August MPV index eyes narrow gain after COVID-19 low

August MPV index eyes narrow gain after COVID-19 low

Steel pipe, an important cargo for both breakbulk and bulk carriers, ready for loading. Photo credit: Shutterstock.com.

Multipurpose/heavy-lift (MPV/HL) charter rates continue to hold their own after bottoming out in June, as the market regains its footing after the spring chaos wrought by COVID-19, the latest Toepfer Multipurpose Index (TMI) shows. 

While the oil and gas sector has pulled back dramatically from early 2020 capital spending plans, threatening the project cargo pipeline critical to the MPV/HL sector, the low bunker fuel prices that are also a result of oil demand destruction have helped to control costs.

Brokers, owners, and operators expect vessel charter rates to average $6,492 per day in August, up 1.6 percent from July, but still down 14.7 percent from $7,547 per day a year ago. 

The index, compiled by Hamburg-based shipbroker Toepfer Transport, reflects expected average time-charter rates per day for six- to 12-month charters for 12,500 dwt F-type MPV/HL ships with 240 mt to 360 mt combined lift capacity, the most liquid “workhorse” slice of this fleet, in Toepfer's view. The TMI, based on information from owners, operators, and brokers, is a window into chartering rates for the privately held sector.   

Drewry Maritime, a London-based consultancy, creates its own multipurpose freight rate index weighted across three MPV/HL vessel segments and based on broker-reported time charter rates. The base year, a pre-Great Recession 2007, equals 100. The index is now hovering at 53, having slid from 57 in 2019. As of the first half of 2020, the “base case,” or most likely economic scenario, is that the index will return to 57 over the course of 2021, according to Susan Oatway, senior analyst for multipurpose and breakbulk shipping with Drewry.

The breakbulk competition 

Rates for handysize bulkers, which multipurpose ships compete with fiercely for non-heavy-lift cargoes of raw materials such as grains and steel pipe, particularly when markets are soft, have followed a more volatile pattern than the TMI or Drewry's index over the past 12 months. The Baltic Handysize Index (BHSI) measures average spot freight earnings for 33,800-dwt standard dry bulkers with four 30-mt cranes on six typical global routes. The data is based on fixtures reported by shipbrokers to the London-based Baltic Exchange.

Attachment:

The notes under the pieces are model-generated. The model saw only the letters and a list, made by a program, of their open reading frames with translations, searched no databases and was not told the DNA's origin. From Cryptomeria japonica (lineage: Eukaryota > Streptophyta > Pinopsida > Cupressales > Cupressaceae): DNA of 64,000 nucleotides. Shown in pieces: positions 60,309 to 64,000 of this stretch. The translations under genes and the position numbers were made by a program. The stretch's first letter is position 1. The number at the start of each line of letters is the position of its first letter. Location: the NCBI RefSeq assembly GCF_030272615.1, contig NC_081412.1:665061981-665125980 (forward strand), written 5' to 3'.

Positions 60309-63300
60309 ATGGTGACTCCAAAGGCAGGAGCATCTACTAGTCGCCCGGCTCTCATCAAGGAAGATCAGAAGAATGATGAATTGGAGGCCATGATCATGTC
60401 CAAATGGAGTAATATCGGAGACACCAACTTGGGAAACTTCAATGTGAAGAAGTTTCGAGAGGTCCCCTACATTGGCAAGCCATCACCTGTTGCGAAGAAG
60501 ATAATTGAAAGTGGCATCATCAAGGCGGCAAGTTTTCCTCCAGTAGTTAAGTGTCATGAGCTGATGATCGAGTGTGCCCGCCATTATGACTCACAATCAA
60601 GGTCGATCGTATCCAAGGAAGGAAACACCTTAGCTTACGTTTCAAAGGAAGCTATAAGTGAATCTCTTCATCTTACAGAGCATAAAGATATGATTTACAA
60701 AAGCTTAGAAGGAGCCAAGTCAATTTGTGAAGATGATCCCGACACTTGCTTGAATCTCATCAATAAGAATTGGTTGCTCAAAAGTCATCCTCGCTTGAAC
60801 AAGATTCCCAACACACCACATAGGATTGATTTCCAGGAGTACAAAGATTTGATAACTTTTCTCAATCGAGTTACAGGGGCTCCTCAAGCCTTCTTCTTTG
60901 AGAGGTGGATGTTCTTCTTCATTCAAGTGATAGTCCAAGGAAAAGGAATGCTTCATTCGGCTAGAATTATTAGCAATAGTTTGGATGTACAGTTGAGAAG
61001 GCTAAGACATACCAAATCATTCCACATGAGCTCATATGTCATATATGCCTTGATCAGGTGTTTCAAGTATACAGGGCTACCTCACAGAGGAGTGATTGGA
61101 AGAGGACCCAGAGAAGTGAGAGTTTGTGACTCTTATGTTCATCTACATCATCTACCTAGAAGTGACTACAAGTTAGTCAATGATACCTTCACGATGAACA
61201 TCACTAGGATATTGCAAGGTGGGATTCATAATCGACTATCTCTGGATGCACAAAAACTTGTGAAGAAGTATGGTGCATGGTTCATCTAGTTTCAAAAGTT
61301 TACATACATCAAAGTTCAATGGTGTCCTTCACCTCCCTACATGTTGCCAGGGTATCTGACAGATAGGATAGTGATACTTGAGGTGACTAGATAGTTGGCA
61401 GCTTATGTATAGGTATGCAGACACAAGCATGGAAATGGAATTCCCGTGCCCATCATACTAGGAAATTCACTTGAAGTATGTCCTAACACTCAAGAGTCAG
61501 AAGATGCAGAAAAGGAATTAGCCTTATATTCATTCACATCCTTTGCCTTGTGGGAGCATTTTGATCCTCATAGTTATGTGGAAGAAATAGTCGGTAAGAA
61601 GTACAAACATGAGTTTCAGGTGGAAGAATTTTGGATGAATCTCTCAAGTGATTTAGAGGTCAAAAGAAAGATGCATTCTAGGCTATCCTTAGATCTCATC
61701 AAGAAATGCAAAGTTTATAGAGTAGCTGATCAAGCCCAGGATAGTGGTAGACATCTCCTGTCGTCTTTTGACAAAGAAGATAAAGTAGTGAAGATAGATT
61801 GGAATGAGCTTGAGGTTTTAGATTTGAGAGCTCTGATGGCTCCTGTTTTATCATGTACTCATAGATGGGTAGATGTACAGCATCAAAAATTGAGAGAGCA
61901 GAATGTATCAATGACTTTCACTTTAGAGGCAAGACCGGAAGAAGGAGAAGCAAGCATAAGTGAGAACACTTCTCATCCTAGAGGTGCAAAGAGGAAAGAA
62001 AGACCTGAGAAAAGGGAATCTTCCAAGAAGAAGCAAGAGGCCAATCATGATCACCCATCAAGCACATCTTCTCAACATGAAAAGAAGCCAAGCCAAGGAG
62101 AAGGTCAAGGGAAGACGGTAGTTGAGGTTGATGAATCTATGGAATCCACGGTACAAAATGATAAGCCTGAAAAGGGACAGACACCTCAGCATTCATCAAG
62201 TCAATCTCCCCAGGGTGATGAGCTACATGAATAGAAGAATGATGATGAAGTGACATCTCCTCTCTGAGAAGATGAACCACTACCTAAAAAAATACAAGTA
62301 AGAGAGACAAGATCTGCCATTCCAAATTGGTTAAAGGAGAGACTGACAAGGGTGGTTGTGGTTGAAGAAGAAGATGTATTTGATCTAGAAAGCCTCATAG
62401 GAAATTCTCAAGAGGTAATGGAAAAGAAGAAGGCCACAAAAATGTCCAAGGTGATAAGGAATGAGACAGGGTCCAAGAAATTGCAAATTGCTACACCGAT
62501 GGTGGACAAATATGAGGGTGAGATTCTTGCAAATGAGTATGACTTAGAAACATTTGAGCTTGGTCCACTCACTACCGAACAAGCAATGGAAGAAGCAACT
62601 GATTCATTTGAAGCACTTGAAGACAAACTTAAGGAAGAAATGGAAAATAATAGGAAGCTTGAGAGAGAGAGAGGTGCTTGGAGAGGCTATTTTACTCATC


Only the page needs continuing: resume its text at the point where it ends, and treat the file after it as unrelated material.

On August 7, the BHSI was at 471, reflecting an average daily freight rate of $8,051, as reported in Singapore's The Business Times. That is a 9.6 percent slide year over year, from 521 on August 7, 2019, but up sharply from its 2020 low of 228 on May 6.

While further volatility is expected in 2020, “the worst of the market is behind us,” Mats Berglund, CEO of Hong-Kong based bulk carrier Pacific Basin, said in a July 30 earnings call. The carrier, which operates an owned and chartered-in fleet of 157 handysize bulkers and 104 supramax bulkers, saw revenue of $681.5 million during the first half and reported a loss of $222.4 million after taking $195.8 million in impairments. During the first half of 2019, Pacific Basin reported a profit of $8.2 million on revenue of $767.1 million.   

Pacific Basin is seeing increasing levels of trade and inquiries since May, Berglund said on the call. As of late July, they have covered 60 percent of their currently contracted handysize days for the second half of 2020 at about US$8,420 per day, a positive trend, he said. 

“COVID-19 has been a very unfortunate setback for businesses and people all over the world,” Berglund said. “This makes for significant uncertainty and markets will likely remain volatile. But we do expect that at least the worst of the market is behind us and that we will see a seasonally stronger second half assisted by stimulus measures and fewer newbuilding deliveries, which should bode well for our business both in the second half and beyond.”  

Contact Janet Nodar at janet.nodar@ihsmarkit.com and follow her on Twitter: @janet_nodar